Preprint Article Version 1 Preserved in Portico This version is not peer-reviewed

Influence of Synoptic-Scale Airmass Conditions on Seasonal Precipitation Patterns over North Carolina

Version 1 : Received: 15 August 2019 / Approved: 20 August 2019 / Online: 20 August 2019 (03:01:27 CEST)
Version 2 : Received: 8 October 2019 / Approved: 9 October 2019 / Online: 9 October 2019 (04:38:32 CEST)

A peer-reviewed article of this Preprint also exists.

Zarzar, C.; Dyer, J. The Influence of Synoptic-Scale Air Mass Conditions on Seasonal Precipitation Patterns over North Carolina. Atmosphere 2019, 10, 624. Zarzar, C.; Dyer, J. The Influence of Synoptic-Scale Air Mass Conditions on Seasonal Precipitation Patterns over North Carolina. Atmosphere 2019, 10, 624.


This paper characterizes the influence of synoptic-scale airmass conditions on spatial and temporal patterns of precipitation in North Carolina over a 16-year period (2003-2018). National Center for Environmental Prediction Stage IV multi-sensor precipitation estimates were used to describe seasonal variations in precipitation in the context of prevailing airmass conditions classified using the spatial synoptic classification system. Spatial analyses identified significant clustering of high daily average precipitation amounts distributed along the lee side of the Appalachian Mountains and along the coastal plains. Significant and heterogenous clustering was prevalent in summer months and tended to coincide with land cover boundaries and complex terrain. Between the three geographic regions of North Carolina, highest precipitations amounts were received in western North Carolina during the winter and spring, but this signal shifted to eastern North Carolina in the summer and fall. Central North Carolina received the least amount of precipitation; however, there was substantial variability between regions due to prevailing airmass conditions. The summer months were dominated by maritime tropical airmass conditions with no clear shift in summertime airmass trends over the study period. Most days with recorded precipitation in the winter, spring, and fall occurred under dry moderate airmass conditions; however, the highest daily average precipitation and total precipitation occurred under the influence of maritime moderate airmasses. Importantly, there was an observed shift toward warmer and more humid airmass conditions in the winter, spring, and fall months throughout the study period (2003-2018), indicating a shift toward airmass conditions conducive to higher daily average rain rates in North Carolina.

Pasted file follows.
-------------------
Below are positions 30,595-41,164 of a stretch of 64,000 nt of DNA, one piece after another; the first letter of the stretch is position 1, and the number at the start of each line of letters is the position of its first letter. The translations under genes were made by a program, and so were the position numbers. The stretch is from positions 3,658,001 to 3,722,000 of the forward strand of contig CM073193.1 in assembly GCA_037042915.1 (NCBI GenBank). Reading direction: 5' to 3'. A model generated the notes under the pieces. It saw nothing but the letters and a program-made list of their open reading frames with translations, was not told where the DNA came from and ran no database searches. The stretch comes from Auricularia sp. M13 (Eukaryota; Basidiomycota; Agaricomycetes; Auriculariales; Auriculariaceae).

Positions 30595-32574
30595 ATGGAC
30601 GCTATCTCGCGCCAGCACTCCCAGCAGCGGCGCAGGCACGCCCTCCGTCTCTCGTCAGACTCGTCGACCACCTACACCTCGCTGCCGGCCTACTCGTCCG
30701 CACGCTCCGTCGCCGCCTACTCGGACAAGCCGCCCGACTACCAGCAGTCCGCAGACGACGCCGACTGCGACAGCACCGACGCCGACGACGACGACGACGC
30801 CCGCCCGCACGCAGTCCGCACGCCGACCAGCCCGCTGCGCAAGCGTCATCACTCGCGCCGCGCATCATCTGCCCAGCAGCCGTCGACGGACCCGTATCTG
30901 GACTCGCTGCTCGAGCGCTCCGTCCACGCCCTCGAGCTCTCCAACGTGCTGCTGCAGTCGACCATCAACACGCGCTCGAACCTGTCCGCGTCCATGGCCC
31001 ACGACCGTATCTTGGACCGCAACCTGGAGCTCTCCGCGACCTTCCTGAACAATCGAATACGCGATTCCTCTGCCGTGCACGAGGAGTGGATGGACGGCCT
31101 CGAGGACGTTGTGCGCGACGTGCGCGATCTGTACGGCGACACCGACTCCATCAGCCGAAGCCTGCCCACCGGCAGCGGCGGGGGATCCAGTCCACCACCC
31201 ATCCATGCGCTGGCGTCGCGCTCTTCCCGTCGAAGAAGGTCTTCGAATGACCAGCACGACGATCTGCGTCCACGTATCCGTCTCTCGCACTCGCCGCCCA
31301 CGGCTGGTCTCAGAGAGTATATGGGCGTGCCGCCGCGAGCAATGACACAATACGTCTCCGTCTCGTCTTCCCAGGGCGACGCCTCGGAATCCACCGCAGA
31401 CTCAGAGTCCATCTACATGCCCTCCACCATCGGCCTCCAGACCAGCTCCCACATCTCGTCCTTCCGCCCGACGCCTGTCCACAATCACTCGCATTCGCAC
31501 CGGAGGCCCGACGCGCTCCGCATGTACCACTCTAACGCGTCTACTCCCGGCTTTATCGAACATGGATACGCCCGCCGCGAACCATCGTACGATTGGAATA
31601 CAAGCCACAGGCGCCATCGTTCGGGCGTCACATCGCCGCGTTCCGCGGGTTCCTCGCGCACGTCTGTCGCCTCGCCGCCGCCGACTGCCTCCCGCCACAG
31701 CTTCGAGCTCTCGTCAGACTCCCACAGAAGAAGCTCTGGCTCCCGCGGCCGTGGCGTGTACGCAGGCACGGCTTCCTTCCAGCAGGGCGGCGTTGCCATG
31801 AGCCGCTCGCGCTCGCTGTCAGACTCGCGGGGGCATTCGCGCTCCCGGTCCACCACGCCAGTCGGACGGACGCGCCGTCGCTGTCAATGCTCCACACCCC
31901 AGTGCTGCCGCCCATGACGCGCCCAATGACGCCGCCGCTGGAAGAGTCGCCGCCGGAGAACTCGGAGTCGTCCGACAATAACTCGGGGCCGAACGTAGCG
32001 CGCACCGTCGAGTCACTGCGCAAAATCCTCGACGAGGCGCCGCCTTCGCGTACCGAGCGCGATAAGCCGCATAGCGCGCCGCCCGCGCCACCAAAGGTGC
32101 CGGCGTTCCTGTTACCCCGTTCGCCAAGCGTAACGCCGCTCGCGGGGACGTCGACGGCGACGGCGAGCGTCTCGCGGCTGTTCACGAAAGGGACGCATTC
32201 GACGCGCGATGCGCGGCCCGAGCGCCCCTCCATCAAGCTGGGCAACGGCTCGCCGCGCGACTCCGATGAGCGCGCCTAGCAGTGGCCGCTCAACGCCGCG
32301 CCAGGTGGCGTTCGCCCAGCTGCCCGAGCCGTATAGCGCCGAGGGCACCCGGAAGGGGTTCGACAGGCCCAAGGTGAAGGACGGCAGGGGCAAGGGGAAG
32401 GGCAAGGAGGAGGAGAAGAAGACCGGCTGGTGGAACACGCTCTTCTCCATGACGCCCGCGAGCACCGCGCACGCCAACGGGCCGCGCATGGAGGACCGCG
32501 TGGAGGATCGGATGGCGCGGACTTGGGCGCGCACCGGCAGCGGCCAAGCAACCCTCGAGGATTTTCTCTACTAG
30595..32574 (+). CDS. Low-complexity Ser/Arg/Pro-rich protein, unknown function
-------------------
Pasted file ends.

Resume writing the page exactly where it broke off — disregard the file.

precipitation; seasonal; airmass; spatial patterns


Environmental and Earth Sciences, Atmospheric Science and Meteorology

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